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United States Department of Agriculture

Agricultural Research Service

Title: Production of Malignant Catarrhal Fever Virus-Free Sheep

Authors
item Li, Hong
item Snowder, Gary
item Crawford, T - WASHINGTON STATE UNIV

Submitted to: Veterinary Microbiology
Publication Type: Peer Reviewed Journal
Publication Acceptance Date: October 15, 1998
Publication Date: N/A

Interpretive Summary: Sheep-associated malignant catarrhal fever (SA-MCF) is a globally- distributed herpesviral disease of cattle, bison, deer and certain other animals. The traditional recommendation for controlling SA-MCF has been to keep sheep away from cattle, deer or other animals. Since no vaccine for SA-MCF is yet available, production of the SA- MCF virus-free sheep is the only alternative to species isolation. In this study, we examined the variables affecting the success of establishment of SA-MCF virus-free sheep flocks. A total of 38 lambs born to MCF virus-positive ewes were selected and divided into 4 groups. Three groups of 10 lambs each were separated from the positive ewes at 2, 2.5 and 3 months of age, respectively, and maintained in isolation facilities. One group of 8 remained in the positive flock as controls. Blood samples from each lamb were examined regularly by PCR for the viral DNA. All lambs (100%) that were weaned and maintained in isolation from the ages of 2, 2.5 and 3 months remained negative until termination of the experiment at one year of age. One lamb was discovered to be PCR-positive on the day of isolation at 2.5 months of age, and was promptly removed from the isolation group. In contrast, all lambs (100%) that remained with the flock became PCR-positive by 6 months of age. The data confirmed that, with rare exceptions, separation of lambs from SA-MCF virus- infected animals at around 2 months of age reliably yields SA-MCF virus-free sheep. The PCR monitoring is recommended as a safety measure.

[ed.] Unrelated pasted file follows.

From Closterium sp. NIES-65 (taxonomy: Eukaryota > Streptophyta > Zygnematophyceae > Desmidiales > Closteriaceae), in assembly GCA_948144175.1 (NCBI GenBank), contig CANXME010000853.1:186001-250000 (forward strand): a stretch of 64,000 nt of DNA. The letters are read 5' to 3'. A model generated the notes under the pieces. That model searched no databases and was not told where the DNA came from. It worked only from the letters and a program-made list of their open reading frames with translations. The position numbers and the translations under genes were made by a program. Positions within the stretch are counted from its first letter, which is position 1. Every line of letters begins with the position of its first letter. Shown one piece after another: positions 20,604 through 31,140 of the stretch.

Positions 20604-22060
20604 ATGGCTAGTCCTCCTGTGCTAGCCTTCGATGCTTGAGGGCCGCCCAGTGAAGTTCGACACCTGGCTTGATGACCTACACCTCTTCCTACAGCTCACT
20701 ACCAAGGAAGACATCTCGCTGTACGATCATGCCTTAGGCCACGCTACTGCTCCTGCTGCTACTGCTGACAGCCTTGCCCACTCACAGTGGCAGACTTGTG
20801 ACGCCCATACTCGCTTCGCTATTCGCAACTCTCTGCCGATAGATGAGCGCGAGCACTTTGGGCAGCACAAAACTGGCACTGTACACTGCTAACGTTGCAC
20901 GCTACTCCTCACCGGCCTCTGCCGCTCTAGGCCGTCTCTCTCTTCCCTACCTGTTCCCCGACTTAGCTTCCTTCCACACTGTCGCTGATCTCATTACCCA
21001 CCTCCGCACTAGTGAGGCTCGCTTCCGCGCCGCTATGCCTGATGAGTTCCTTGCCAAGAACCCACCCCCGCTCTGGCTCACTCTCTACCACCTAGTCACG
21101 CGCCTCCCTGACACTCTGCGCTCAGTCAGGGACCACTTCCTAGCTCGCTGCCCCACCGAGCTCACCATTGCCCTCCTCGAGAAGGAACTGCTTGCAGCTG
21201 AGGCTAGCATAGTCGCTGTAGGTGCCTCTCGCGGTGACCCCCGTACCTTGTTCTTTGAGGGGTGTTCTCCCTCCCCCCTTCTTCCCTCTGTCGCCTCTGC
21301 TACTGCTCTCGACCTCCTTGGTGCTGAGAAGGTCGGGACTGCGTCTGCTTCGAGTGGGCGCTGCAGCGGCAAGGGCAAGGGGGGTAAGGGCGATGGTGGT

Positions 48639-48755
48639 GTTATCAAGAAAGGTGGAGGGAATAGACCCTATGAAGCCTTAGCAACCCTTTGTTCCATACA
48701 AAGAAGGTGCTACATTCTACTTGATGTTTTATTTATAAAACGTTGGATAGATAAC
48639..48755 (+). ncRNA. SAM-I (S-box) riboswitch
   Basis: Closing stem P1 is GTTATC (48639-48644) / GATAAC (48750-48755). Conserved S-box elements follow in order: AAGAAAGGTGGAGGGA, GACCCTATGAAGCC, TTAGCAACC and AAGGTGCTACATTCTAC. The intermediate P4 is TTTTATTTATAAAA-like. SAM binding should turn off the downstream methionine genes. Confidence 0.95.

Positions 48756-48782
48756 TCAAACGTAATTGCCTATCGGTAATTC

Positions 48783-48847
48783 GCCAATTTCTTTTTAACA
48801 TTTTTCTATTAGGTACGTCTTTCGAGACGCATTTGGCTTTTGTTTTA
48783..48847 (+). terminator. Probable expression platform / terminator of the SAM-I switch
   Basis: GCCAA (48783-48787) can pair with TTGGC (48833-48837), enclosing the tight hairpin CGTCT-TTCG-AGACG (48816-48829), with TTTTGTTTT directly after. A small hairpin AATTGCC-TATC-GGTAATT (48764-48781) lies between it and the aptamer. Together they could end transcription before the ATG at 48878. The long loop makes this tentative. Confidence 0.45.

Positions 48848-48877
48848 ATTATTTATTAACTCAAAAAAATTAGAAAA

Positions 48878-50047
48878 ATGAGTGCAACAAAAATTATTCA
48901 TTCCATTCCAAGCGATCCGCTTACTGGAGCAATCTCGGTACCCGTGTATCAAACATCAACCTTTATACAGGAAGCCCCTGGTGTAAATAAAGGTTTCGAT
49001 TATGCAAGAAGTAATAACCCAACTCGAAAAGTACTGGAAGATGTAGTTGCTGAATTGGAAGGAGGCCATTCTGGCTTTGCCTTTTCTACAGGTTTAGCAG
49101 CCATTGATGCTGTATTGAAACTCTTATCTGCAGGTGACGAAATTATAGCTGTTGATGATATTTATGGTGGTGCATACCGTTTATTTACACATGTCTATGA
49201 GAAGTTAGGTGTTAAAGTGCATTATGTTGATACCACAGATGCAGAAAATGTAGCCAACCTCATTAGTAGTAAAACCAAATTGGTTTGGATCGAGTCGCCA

Technical Abstract: The study was designed to better define the variables affecting the success of establishment of ovine herpesvirus 2 (OHV-2) free sheep flocks. A total of 38 lambs born to OHV-2 positive ewes were selected and divided into 4 groups. Three groups of 10 lambs each were separated from the positive ewes at 2, 2.5 and 3 months of age, respectively, and maintained in isolation facilities. One group of 8 remained in the positive flock as controls. Peripheral blood samples from each lamb were examined regularly by PCR for OHV-2 DNA. All lambs (100%) that were weaned and maintained in isolation from the ages of 2, 2.5 and 3 months remained negative until termination of the experiment at one year of age. One lamb was discovered to be PCR-positive on the day of isolation at 2.5 months of age, and was promptly removed from the isolation group. In contrast, all lambs (100%) that remained with the flock became PCR-positive by 6 months of age. The data confirmed that, with rare exceptions, separation of lambs from OHV-2 infected animals at around 2 months of age reliably yields OHV-2 free sheep. Appropriate PCR monitoring will enable the rare exceptions to be removed from the group, and is recommended as a safety measure.

Last Modified: 8/27/2014
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